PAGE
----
Wednesday, 22 May 2019

Book review: Sanctuary by Kris Kramer

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Sanctuary by Kris Kramer tells the story of Daniel, an Anglo living in early Medieval England (Wessex) who lived as a priest. He had run away from his learning in Rome, having questions the other priests couldn’t answer or didn’t want to hear. But when a raid destroyed his village, he found some of those answers in the man named Arkael. Or so he thought. Following this man of God, Daniel travelled across the different kingdoms to find God’s calling for his life. It would all come down to the war Arkael warned him of, the one between the angels and demons. And it would be up to Daniel to find God’s path for him in the war and where he could find his own sanctuary.

I’m often quite critical of historical fiction. I like to make sure the authors have done their research, and I have to say I was pleasantly surprised with Sanctuary. I didn’t fact-check everything, but honestly that’s the best praise I could give. Kramer completely immersed me into the story that I didn’t feel the need to check city names, or the other fine details I usually get caught up in with historical fiction. Despite having a Medieval Studies degree, I found myself enjoying the story for what it was which honestly surprised me. It was a nice reminder back to my university days learning about the Early Medieval period, although I am glad to be done with Old English.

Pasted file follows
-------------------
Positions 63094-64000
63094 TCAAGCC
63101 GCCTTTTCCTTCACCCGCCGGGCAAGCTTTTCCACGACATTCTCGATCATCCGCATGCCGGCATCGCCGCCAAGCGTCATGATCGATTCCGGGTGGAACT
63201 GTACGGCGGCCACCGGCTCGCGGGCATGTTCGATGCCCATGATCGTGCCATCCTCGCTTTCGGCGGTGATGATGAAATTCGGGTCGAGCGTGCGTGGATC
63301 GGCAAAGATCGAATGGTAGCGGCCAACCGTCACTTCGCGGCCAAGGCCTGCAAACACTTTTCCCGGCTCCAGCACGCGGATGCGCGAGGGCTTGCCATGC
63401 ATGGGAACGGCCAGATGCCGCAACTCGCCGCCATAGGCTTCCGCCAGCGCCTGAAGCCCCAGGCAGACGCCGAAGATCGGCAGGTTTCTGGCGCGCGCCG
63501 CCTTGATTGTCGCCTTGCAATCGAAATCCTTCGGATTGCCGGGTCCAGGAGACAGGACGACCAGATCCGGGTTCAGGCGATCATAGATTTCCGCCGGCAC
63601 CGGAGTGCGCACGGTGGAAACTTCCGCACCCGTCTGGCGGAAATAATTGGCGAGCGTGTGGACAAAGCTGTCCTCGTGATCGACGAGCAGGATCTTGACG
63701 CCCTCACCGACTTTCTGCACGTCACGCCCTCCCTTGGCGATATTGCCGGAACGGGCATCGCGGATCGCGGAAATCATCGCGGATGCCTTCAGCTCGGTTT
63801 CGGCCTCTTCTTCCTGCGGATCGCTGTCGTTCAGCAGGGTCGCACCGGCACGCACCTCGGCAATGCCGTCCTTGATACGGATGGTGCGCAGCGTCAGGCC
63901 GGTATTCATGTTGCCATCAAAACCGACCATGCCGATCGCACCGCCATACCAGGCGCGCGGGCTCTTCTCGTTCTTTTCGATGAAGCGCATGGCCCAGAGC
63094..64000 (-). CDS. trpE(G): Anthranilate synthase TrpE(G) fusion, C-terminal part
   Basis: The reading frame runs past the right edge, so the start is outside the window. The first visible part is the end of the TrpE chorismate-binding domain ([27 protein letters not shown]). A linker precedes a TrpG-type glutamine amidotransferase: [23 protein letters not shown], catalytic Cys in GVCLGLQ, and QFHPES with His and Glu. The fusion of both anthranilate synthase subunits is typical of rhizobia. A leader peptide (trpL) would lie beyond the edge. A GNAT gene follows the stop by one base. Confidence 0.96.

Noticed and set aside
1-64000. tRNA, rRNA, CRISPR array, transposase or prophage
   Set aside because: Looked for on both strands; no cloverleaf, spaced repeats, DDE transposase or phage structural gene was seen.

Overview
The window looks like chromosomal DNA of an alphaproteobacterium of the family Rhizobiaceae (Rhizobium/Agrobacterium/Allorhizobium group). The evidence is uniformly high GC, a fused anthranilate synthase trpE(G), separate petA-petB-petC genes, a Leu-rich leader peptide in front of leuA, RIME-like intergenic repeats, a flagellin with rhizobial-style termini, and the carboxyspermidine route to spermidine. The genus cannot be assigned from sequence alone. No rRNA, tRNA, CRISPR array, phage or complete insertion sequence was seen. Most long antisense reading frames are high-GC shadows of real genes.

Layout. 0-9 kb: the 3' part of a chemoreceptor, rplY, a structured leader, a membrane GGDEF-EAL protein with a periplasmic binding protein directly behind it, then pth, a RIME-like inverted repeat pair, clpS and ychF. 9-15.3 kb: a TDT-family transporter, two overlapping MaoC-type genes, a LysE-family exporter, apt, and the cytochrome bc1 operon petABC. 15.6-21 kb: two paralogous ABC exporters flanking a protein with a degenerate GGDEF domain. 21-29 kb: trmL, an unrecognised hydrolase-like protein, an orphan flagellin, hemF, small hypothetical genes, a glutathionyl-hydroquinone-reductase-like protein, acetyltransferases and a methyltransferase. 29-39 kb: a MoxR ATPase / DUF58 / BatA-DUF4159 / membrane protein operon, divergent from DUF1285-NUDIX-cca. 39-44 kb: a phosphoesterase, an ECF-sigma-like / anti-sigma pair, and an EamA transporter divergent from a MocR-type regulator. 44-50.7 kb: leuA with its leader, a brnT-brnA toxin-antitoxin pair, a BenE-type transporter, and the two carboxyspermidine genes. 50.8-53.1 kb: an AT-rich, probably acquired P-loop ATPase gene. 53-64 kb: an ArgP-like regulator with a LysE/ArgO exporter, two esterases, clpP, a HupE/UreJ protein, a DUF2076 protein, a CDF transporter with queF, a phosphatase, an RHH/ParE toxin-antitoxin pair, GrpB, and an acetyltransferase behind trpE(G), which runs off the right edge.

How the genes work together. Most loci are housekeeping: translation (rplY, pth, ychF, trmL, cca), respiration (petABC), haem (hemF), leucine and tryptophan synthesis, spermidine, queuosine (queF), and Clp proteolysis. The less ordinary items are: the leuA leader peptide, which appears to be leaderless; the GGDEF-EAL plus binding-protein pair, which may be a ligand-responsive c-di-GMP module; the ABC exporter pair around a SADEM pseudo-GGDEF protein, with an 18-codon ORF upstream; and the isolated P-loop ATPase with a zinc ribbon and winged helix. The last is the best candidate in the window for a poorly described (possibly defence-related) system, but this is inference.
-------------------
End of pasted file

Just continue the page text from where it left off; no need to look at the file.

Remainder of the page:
What I found to be flaws at the beginning, ended up aiding in Daniel’s character development so they weren’t truly flaws at all. He was lost, empty, and perhaps a bit naive but after watching the destruction of his village, that only made sense. His determination to follow Arkael only further showed his faith in God and His plan for his life. Arkael had been sent as a sign, and Daniel had to find out what it all meant.

I’m glad that Daniel was able to find what he was looking for, and I think even though I wouldn’t necessarily consider this Christian fiction (but perhaps it is! It’s all in your definition) it has a very strong theme of faith. It’s Daniel’s quest to discover who he is, and how he fits into the world that is so very relatable to both believers and non-believers.

Although I found it a tiny bit slow to get into, I honestly really enjoyed reading Sanctuary and it was a nice change of pace from other historical fiction novels I’ve read. There aren’t many written in this time period, and although there was of course fighting and death, it wasn’t the main plot of the story which goes against much of what people think of this time period (the so-called “Dark Ages” as I shudder to type). I highly recommend this novel to anyone with an interest in the early Medieval period, the early church in Briton, or are simply on their own quest like Daniel. We are all a piece to the same puzzle, and in the end, like Daniel, it’s our hope we can discover where we fit and maybe in that moment we find our own peace, our sanctuary.

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